PoE Dock Design & Python Quickstart for Servo Expansion
Welcome back to 2-Bullet Tuesday, where we’ll share useful tips and awesome stuff sent in by Omega2 users all around the world. Check out creative projects and tutorials that will supercharge your IoT development!
Our favorite project this week is a design for a small form-factor Omega2 Power-over-Ethernet enabled Dock. As hardware makers, we always get extra excited about hardware projects, and this one is no different!
Designed in KiCad by Onion Community member, Scott G, the Dock features an Ethernet Port, the required PoE (Power Over Ethernet) circuitry, and an Expansion Header. Thanks to the PoE support, a standard network cable from a PoE enabled router can provide power and network connectivity. Scott plans to use this Dock to work with 12V LED strips so headers for 12V are broken out as well.
Great work, Scott, we can’t wait to see when this moves to the prototype stage!
This week, we’ll be going further with the Servo Expansion by writing a Python script to control our servos! Remember how last week we could set pulse widths from the command line? Well now with the Python script, you’ll be able to specify the exact angle you want the servo to hold!
The script we write will set the servo’s angle based on interactive input from the user. Don’t worry we’ll break down the process and guide you through it:
- Install Python and the new modules
- Write our program
- Revel in the amazing program
So let’s hit it!
The hardware setup will be the same as last week (Omega2/2+, Dock with an Expansion Header, Servo (PWM) Expansion and a servo). Now let’s prepare our Omega, specifically we’ll update the list of available packages, install Python, and the latest Python module for the Servo Expansion:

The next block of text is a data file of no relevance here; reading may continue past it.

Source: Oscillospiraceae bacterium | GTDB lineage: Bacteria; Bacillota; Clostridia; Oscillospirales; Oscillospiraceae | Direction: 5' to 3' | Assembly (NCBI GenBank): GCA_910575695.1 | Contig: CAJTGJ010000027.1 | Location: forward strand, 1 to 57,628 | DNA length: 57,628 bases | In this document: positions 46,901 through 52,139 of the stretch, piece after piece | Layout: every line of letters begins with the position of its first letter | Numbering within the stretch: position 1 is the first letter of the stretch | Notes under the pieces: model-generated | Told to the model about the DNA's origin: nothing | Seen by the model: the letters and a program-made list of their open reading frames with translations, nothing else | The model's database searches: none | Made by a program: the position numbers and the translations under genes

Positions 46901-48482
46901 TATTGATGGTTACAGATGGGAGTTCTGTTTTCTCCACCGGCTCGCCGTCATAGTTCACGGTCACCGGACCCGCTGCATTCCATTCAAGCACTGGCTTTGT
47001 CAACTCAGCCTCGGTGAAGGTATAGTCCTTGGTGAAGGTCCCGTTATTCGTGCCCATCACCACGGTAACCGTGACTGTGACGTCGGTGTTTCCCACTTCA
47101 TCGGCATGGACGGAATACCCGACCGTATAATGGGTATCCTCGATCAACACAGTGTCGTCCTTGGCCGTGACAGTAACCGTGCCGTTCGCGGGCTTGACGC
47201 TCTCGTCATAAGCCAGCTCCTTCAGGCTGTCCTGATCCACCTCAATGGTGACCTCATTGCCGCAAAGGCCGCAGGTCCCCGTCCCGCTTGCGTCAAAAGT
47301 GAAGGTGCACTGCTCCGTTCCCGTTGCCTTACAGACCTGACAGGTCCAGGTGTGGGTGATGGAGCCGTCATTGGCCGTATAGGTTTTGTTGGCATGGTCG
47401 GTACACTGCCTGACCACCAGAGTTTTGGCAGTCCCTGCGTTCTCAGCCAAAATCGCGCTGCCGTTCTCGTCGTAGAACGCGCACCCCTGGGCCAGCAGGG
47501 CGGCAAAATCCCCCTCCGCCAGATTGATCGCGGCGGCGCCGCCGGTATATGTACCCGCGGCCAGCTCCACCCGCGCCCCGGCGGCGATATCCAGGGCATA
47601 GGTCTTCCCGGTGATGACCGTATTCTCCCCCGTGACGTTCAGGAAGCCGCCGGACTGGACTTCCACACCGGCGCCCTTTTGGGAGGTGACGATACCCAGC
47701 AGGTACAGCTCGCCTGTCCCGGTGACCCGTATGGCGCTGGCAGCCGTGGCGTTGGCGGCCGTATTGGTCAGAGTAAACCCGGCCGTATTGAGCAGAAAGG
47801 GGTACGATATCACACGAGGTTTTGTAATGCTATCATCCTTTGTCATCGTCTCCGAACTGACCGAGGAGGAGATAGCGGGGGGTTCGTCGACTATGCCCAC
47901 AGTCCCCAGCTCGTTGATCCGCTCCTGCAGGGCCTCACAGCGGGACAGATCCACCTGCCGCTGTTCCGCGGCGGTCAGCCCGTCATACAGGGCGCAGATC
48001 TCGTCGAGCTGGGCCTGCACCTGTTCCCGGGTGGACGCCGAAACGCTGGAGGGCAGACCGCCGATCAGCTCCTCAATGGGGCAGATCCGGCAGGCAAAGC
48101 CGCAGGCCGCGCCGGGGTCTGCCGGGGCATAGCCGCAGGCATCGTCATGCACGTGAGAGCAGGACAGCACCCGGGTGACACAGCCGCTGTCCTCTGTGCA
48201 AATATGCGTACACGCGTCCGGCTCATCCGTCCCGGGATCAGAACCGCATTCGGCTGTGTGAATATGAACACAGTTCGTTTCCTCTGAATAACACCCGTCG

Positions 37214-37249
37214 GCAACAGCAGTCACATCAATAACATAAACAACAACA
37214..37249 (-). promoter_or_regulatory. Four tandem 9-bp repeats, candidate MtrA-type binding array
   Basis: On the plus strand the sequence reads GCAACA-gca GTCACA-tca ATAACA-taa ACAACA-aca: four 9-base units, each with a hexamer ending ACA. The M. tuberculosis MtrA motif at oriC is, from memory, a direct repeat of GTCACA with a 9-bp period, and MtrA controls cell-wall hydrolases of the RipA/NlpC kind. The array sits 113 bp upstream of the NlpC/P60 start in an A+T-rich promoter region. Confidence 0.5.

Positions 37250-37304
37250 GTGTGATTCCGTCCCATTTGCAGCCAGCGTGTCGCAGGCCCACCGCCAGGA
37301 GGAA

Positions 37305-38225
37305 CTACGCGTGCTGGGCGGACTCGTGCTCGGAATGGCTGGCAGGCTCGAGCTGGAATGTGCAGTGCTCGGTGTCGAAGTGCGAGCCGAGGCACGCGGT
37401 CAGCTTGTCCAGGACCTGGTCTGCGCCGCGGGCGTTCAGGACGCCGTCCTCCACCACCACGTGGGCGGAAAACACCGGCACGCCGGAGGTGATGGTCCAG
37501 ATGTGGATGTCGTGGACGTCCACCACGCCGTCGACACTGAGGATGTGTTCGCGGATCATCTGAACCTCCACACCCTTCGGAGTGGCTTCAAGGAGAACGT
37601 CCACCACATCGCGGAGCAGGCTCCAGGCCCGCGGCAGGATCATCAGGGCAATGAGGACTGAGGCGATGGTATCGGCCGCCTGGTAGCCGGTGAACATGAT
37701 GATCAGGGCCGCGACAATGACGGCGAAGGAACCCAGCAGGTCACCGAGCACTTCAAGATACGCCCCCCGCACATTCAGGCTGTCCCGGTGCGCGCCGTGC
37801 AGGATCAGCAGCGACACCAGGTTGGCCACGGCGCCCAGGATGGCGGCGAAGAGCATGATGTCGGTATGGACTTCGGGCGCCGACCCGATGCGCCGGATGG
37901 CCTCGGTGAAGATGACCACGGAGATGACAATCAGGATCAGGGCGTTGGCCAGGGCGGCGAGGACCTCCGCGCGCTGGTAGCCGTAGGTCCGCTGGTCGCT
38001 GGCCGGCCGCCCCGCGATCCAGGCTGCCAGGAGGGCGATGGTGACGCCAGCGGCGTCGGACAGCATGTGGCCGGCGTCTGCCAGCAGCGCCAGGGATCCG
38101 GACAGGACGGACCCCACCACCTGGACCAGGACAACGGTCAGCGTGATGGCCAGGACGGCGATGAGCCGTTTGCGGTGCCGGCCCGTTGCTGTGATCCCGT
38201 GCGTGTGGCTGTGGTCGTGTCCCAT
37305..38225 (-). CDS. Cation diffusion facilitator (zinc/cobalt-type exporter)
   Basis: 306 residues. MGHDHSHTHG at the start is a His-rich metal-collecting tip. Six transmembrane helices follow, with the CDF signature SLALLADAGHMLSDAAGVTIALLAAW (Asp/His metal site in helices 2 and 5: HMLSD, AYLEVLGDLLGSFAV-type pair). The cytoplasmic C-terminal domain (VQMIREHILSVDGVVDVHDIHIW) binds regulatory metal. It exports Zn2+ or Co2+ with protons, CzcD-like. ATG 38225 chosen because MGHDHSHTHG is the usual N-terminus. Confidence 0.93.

opkg update opkg install python-light pyPwmExp opkg upgrade pyPwmExp
This installation will take a few minutes. And now we’ll be ready to write our code!
Writing the Python Script
Let’s write our script! We’ll make use of the
Servo class from the new
omegaMotors module! With this class we’ll be able to set an angle for the servo, and the class logic will take care of the pulse timing calculations for us. Let’s make a file called
servoControl.py and populate it with the following:
from OmegaExpansion import omegaMotors import time, sys def main(): # create a servo object from the omegaMotors module # note: using default minimum (600us) and maximum (2400us) pulse widths # you may have to change this depending on your servo! myServo = omegaMotors.Servo(0, omegaMotors.SERVO_MIN_PULSE, omegaMotors.SERVO_MAX_PULSE) errMsg = "Please enter an angle in the range of 0 to 180!" while True: #getting user input to set the angle try: angle = input("What is the angle? (0-180): ") except KeyboardInterrupt: # quit print("See you later!") sys.exit() except: print(errMsg) continue #if the entered angle is within the range, servo sets the correct angle if 0 <= angle <= 180: myServo.setAngle(angle) time.sleep(2) else: print(errMsg) if __name__ == '__main__': main()
We first instantiate our very own
Servo object. In the constructor, we pass three numbers:
- The Servo Expansion Channel that the object should control. We wired our servo to Channel 0
- The pulse width in microseconds for the minimum position of the servo
- The pulse width in microseconds for the maximum position of the servo
We used the default values that are part of the
2400us for min and max respectively. For your own use, you should look up these values in the datasheet of your specific servo.
For reference, most datasheets specify pulse widths in milliseconds (ms). To convert milliseconds to microseconds (us), just multiply by 1000
If you’re curious about the inner workings of the
omegaMotors module, you can check out the source code on GitHub.
Running the Script
So let’s go ahead and check out our program! Make sure your servo is connected and run your program:
And here is what you should see on the command line:
root@Omega-F195:~# python servoControl.py What is the angle? (0-180):
Try entering a number and check out the servo immediately responding:
To exit the program, hit
You can use this as a wireless panning option from the command line for a video camera or anything that needs the motion control, Servo will get your back as well as a new Webcam App to watch the stream!
Now that you have a Python class to control a servo, you’re free to use Python to make all sorts of awesome robotics and automation projects. With a little bit of mechanical work, you can easily build on the code here to make a pan and tilt mount for a camera. Then you can control the pan and tilt from the command line, while using our Console Webcam App to watch the video stream!
Thanks for reading and have a great week!
P.S. Just a heads up, we’re going to be making some changes to 2-Bullet Tuesday in the coming weeks 🙂